• Makhanitis or Mechaneus(Μαχανίτις or Μηχανεύς), skilled in inventing, was a surname of Zeus at Argos (Paus. ii. 22, § 3). The feminine form, Mechanitis (Mêchanitis), occurs as a surname of Aphrodite, at Megalopolis, and of Athena. in the same neighbourhood. (Paus. viii. 31, § 3, 36, § 3.)
  • Melaenis(Μελαινίς), i.e. the dark, a surname of Aphrodite, under which she was worshipped at Corinth. (Paus. ii. 2. § 4; comp. viii. 6. § 2, ix. 17. § 4; Athen. xiii. p. 588.)
  • Melinaea (Μελιναία), a surname of Aphrodite, which she derived from the Argive town Meline. (Steph. Byz. s. v.; Lycoph. 403.)
  • Migonitis (Μιγωνίτις), a surname of Aphrodite, derived from a place, Migonium, in or near the island of Cranne in Laconia, where the goddess had a temple. (Paus. iii. 22. § 1.)
  • Morpho (Μορφώ), or the fair shaped, occurs as a surname of Aphrodite at Sparta. She was represented in a sitting posture, with her head covered, and her feet fettered. (Paus. iii. 15. § 8 ; Lycoph. 449.)
  • Nicephorus (Νικηφόρος), i. e. bringing victory, occurs as a surname of several divinities, such as Aphrodite. (Paus. ii. 19. § 6.)
  • Pandemos (Πάνδημος), i. e. "common to all the people," occurs as a surname of Aphrodite, and that in a twofold sense, first describing her as the goddess of low sensual pleasures as Venus vulgivaga or popularis, in opposition to Venus (Aphrodite) Urania, or the heavenly Aphrodite. (Plat. Sympos. p. 180; Lucret. iv. 1067.) She was represented at Elis by Scopas riding on a ram. (Paus. vi. 25. § 2.) The second sense is that of Aphrodite uniting all the inhabitants of a country into one social or political body. In this respect she was worshipped at Athens along with Peitho (persuasion), and her worship was said to have been instituted by Theseus at the time when he united the scattered townships into one great body of citizens. (Paus. i. 22. § 3.) According to some authorities, it was Solon who erected the sanctuary of Aphrodite Pandemos, either because her image stood in the agora, or because the hetaerae had to pay the costs of its erection. (Harpocrat. and Suid. s. v.; Athen. xiii. p. 569.) The worship of Aphrodite Pandemos also occurs at Megalopolis in Arcadia (Paus. viii. 32. § 1), and at Thebes (ix. 16. § 2). A festival in honour of her is mentioned by Athenaeus (xiv. p. 659). The sacrifices offered to her consisted of white goats. (Lucian, Dial. Meret. 7; comp. Xenoph. Sympos. 8. § 9; Schol. ad Soph. Oed. Col. 101; Theocrit. Epigr. 13.) Pandemos occurs also as a surname of Eros. (Plat. Symp. l. c.)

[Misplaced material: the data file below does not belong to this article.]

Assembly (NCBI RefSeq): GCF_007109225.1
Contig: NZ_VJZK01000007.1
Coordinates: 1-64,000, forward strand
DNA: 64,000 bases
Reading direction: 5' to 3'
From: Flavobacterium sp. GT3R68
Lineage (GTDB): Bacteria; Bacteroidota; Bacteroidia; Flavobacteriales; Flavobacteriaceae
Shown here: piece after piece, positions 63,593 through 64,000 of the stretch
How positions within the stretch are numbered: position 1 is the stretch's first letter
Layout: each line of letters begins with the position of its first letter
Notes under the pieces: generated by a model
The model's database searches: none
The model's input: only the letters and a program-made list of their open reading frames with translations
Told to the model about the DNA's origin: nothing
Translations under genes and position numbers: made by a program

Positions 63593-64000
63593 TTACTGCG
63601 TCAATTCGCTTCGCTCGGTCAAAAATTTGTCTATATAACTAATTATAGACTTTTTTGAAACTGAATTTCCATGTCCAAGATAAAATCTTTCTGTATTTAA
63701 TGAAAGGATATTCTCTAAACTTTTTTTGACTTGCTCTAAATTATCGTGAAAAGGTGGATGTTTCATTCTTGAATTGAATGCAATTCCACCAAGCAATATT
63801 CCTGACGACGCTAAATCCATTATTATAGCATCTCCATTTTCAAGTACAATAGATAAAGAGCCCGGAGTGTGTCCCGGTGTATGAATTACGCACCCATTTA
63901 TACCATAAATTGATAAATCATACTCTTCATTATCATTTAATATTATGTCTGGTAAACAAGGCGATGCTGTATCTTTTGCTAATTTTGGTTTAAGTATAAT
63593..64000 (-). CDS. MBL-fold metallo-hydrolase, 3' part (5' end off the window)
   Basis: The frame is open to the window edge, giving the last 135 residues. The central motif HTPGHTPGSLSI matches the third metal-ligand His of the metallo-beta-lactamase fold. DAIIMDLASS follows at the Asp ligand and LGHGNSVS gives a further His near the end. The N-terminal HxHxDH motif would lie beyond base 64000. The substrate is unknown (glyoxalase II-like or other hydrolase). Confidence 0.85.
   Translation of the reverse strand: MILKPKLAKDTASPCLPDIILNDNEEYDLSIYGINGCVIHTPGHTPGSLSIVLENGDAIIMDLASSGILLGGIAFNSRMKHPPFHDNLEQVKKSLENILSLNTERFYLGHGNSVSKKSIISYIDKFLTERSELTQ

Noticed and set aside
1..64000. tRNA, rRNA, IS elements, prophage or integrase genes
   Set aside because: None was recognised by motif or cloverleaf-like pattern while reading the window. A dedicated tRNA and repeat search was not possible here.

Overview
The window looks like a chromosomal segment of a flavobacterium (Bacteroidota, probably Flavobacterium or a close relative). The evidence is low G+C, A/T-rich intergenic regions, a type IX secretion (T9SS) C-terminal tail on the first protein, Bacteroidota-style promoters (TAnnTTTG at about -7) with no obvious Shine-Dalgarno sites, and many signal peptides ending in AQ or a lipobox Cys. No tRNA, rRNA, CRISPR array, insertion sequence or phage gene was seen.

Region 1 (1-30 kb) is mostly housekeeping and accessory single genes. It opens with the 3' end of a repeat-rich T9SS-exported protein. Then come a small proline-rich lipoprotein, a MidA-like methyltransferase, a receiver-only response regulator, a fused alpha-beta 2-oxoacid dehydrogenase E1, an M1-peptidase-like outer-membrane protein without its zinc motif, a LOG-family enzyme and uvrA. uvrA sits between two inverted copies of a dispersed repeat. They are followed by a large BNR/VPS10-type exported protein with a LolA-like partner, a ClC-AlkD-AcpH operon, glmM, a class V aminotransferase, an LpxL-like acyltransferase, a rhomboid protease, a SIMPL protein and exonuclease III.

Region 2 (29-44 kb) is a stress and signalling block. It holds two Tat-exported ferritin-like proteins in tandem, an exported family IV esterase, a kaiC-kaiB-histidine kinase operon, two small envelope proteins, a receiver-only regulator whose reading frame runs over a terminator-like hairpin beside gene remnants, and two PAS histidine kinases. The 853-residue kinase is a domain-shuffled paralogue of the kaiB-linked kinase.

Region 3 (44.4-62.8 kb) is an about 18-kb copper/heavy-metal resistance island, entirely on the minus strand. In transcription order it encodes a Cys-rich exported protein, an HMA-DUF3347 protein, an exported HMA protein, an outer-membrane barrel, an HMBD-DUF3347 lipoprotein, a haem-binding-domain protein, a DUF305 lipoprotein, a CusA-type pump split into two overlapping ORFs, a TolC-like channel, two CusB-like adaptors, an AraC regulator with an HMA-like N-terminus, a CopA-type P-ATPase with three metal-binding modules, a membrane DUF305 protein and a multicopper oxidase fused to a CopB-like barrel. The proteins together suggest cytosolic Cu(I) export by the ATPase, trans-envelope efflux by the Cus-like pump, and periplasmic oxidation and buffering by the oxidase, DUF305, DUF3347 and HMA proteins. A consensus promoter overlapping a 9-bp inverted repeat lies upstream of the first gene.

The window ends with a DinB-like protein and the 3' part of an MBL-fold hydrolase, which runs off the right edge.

• Paphia (Παφία), a surname of Aphrodite, derived from the celebrated temple of the goddess at Paphos in Cyprus. A statue of Aphrodite Paphia also stood in the sanctuary of Ino, between Oetylus and Thalamae in Laconia. (Paus. iii. 36 ; Tac. Hist. ii. 2; Hom. Hymn. in Ven. 59; Apollod. iii. 14. § 2; Strab. xiv. p. 683.)